The Windows Registry is your system's storeroom where all software and system configuration is stored. Whenever you try to troubleshoot an error, you often see tutorials talk about modifying, adding, or deleting a registry key.
However, sometimes you hit a bit of a snag when you're trying to modify, delete, or add a registry key. As such, here's how to take ownership of the registry in Windows 10 so you can make the changes that you want to make.
Why Is the Registry Stopping You From Making Changes?
Windows 10 doesn't want you to inadvertently make changes that could harm your system. Even if you're an administrator, you don't have permission (at least by default), to modify or delete certain keys.
In most cases, you're better off not messing around with registry keys that you don't have permission for. If you have reason to believe something in the registry is causing a problem, you can always reset the registry to fix errors.
However, if you're trying to manually configure a system component and you're confident that you have the technical knowledge to determine that what you're doing won't harm the system, you may want to take full permission of registry keys.
Take Full Ownership of Windows Registry from Registry Editor
Before you make any modifications to the registry, it's a good idea to backup your registry. This means that if you end up deleting the wrong thing, you can quickly and easily get things back to normal.
Once you're done, open the Registry Editor by pressing Win + R, typing regedit, and pressing Enter.
Look for the registry key you want full permissions for. For illustrations, we've used the Windows Defender key:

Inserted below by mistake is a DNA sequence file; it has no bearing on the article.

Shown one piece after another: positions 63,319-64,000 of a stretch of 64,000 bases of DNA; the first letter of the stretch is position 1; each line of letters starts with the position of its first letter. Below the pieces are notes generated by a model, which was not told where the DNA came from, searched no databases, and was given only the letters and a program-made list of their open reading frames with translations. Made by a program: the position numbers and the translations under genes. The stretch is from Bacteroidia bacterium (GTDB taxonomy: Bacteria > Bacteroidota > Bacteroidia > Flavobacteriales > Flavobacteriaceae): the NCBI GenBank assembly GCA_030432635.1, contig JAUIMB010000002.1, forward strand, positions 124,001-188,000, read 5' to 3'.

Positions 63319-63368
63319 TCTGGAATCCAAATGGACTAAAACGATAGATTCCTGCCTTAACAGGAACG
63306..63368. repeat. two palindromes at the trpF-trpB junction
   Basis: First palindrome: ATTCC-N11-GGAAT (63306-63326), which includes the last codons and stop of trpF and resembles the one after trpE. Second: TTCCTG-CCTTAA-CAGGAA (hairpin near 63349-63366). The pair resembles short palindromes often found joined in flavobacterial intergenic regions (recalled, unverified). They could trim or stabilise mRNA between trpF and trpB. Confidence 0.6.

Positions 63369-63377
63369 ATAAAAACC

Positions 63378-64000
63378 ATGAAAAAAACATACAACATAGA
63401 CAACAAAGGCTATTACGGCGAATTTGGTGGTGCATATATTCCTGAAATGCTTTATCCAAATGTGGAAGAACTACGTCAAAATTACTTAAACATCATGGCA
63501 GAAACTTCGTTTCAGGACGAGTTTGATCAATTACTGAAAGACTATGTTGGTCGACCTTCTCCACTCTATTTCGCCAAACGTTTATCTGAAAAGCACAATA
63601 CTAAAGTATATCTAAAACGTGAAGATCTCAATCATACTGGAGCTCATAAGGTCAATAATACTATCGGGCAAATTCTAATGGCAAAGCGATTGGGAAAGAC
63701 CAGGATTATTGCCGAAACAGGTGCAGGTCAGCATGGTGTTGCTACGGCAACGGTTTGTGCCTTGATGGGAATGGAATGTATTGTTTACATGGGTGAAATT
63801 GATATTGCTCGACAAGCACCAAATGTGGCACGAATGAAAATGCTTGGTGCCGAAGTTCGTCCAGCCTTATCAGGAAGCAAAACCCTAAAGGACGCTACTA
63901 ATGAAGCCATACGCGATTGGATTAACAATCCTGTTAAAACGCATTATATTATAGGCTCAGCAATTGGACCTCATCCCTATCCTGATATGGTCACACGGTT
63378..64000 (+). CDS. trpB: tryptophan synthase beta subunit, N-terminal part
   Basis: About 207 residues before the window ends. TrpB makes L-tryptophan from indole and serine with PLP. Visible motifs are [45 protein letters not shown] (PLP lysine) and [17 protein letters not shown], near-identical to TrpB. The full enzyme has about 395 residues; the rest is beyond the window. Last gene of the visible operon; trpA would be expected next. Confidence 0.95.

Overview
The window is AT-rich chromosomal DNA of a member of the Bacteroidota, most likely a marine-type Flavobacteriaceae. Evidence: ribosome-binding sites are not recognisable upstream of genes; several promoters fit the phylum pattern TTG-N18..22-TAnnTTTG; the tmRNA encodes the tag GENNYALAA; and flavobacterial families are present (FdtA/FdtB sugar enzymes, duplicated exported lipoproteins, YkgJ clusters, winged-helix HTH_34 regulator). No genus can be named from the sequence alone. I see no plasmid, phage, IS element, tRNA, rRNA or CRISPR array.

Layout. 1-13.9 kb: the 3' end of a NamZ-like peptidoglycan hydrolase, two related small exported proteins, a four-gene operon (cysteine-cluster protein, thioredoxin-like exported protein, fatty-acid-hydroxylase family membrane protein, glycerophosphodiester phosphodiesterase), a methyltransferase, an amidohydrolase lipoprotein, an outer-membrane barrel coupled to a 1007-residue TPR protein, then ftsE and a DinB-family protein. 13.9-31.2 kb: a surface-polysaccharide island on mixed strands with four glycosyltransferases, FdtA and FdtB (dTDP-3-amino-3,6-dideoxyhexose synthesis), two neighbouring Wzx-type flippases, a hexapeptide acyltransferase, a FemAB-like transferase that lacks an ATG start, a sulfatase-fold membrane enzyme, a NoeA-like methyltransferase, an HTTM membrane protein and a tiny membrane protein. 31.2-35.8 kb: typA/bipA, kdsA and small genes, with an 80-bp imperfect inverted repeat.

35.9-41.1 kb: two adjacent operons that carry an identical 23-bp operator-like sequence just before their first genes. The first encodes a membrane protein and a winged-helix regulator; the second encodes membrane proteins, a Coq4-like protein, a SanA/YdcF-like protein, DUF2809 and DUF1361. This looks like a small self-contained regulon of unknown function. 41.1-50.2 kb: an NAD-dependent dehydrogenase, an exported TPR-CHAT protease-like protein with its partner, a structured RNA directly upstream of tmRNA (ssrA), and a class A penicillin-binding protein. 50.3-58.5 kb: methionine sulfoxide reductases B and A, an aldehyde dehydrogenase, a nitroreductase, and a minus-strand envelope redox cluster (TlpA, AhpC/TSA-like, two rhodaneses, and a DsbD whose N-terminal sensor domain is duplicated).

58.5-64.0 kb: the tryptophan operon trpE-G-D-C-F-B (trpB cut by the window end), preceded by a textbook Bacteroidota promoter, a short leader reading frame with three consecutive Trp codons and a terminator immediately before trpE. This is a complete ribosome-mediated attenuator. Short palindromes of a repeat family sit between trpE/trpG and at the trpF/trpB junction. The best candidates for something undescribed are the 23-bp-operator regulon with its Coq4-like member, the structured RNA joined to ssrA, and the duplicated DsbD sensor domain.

Right-click on the key and select Permissions.
On the Permissions window, select Advanced. This will open the Advanced Windows Security Settings. At the top of the window, you'll see a Change option besides the Owner of the key.
Click on Change to change the owner. Type Administrators in the Enter the object name and select field and press OK.
This will take you back to the Advanced Security settings. Double-click on Administrators from the list of Permission Entries. Select the checkbox besides Full Control under Basic permissions and press OK to save changes and exit.
You're all set at this point. Once you've completed this process, go ahead and modify the key as you choose and you'll be able to. However, if you feel this is a bit overwhelming, you can also use a third-party tool to make this process simpler.
Taking Full Ownership of Windows Registry Using a Third-Party Tool
A third-party tool like RegOwnit can make this process simpler for you. Download RegOwnit and launch the app. Of course, you should still make a backup of your registry even if you're using the app.
Once you've launched the app, add the registry address for the key you're trying to take full ownership of. Next, select the User Accounts you want to give full control to, and select the Full Control button in the Permissions section.
When you're done, press Apply and you're done. Of course, the app is a much simpler way to get full ownership, but you'll need to install a third-party tool first. If you don't like installing programs that you don't regularly use on your PC, the previous method could be the smart way to go.
With Control Comes Responsibility
You now have the power to modify the registry as you choose. However, it's best not to play around with the registry unless you're sure of what you're doing. In some cases, you could land your system in trouble.
This is why it's good to always create a backup of your registry. In case you run into trouble, you can use the backup to revert your registry to its previous working state. However, if things don't work out well, you might need a professional's help, but you can also fix a lot of Windows Registry errors yourself.